Review by Jack Foley
THE casting of Steve Carell as the comic lead in this latest remake of a classic American TV series proves to be a very smart choice indeed – as it ultimately prevents Get Smart from being the total disaster it could have been!
Carell almost single-handedly keeps the movie afloat, achieving more with a pained look or subtle expression than director Peter Segal does with many of the larger set pieces.
Maxwell Smart (Steve Carell) is a field analyst for government agency CONTROL who wants nothing more than to become an agent in the mould of his idol, Agent 23 (Dwayne Johnson).
He gets his big chance, however, when CONTROL is breached by crime syndicate KAOS and the identity of all current agents is compromised. So, teaming up with the glamorous Agent 99 (Anne Hathaway), Smart must uncover the leak within his own organisation and prevent yet another terrorist plan for global domination.
Based on the late-‘60s sitcom devised by Mel Brooks and Buck Henry, and starring Don Adams, Get Smart is a hit-and-miss concoction of countless spy movies that attempts to blend laugh-out-loud humour and political satire with hard-hitting action.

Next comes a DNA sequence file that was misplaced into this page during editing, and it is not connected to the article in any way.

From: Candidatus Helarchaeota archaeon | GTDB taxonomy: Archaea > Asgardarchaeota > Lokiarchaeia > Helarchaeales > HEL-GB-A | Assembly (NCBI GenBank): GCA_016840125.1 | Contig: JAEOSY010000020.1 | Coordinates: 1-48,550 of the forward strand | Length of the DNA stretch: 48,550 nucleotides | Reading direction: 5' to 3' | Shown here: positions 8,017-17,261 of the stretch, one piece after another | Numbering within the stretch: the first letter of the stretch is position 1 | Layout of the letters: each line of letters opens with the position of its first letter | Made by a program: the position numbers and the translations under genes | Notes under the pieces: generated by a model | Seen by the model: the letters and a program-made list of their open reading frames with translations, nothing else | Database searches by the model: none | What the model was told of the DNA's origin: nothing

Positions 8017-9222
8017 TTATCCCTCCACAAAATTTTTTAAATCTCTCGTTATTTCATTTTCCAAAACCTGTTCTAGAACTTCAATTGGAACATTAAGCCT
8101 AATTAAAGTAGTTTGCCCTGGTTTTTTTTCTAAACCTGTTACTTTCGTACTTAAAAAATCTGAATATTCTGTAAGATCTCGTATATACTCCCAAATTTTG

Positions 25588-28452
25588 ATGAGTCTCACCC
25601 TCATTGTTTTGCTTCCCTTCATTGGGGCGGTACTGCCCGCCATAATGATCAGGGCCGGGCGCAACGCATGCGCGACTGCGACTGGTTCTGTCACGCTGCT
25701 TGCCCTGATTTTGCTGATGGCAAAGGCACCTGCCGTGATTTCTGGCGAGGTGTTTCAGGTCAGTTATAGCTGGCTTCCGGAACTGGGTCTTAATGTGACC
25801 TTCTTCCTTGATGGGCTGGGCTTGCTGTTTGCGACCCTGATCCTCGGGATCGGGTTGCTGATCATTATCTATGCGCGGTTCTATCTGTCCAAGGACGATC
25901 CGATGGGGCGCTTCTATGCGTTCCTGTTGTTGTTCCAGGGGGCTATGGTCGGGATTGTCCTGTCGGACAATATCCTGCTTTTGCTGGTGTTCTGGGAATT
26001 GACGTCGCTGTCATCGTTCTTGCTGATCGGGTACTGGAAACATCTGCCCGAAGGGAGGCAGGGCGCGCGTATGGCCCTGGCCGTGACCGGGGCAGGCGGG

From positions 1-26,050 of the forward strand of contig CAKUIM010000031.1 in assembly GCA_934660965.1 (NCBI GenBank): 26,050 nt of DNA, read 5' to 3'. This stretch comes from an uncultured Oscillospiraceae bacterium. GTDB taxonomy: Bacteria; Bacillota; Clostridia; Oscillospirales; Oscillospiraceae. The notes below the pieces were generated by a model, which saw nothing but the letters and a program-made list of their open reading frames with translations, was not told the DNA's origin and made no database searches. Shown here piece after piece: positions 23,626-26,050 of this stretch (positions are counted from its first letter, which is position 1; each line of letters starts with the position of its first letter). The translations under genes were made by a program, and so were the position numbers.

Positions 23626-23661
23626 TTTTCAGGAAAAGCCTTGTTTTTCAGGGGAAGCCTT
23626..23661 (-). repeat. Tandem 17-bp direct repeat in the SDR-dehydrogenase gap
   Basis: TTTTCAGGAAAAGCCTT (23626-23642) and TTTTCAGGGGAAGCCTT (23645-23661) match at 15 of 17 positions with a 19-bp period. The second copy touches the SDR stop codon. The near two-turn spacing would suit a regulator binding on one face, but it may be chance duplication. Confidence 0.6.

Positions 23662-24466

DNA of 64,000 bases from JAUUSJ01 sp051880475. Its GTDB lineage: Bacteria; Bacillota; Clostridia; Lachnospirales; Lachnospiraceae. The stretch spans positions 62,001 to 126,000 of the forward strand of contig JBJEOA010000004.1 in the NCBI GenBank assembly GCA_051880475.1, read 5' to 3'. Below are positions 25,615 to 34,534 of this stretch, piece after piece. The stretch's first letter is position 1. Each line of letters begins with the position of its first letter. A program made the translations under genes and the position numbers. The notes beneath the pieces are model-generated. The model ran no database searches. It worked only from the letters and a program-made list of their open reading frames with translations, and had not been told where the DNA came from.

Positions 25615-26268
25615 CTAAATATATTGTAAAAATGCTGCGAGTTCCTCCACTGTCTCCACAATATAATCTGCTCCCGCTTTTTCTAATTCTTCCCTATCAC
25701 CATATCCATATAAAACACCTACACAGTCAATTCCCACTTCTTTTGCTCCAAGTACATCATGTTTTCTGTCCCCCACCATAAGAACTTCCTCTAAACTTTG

Yet while it’s never less than watchable, the film is seldom as smart as it thinks it is and – at almost two hours – consistently threatens to outstay its welcome.
Carell, though, is the main reason for seeing it and while fans who remember the series have been divided over whether he’s managed to emulate the charms of its original star, there’s no denying that the film benefits from his energy and expert timing. The actor is hapless without being clueless and endearing without being annoying. By attempting to stay serious and allowing the situations to dictate the comedy, he stays the right side of believable and is never less than root-worthy.
Anne Hathaway, to be fair, is lumbered with a role that requires nothing more from her than to look sexy and play things straight, while Dwayne Johnson also has little to do until the big finish. But the villains could do with a little more fleshing out and are a little too stereotyped.
Segal does deliver some suitably explosive set pieces to raise things in the action stakes and even drops in a welcome surprise cameo from Bill Murray – but you can’t help feeling that he’d be fighting a losing battle if it weren’t for the presence of his leading man.
The ensuing action-comedy is big on spectacle, hit-and-miss on laughs and rarely better than a guilty pleasure kind of experience. It should have been so much better.
Running time: 1hrs 50mins
UK DVD & Blu-ray Release: February 23, 2009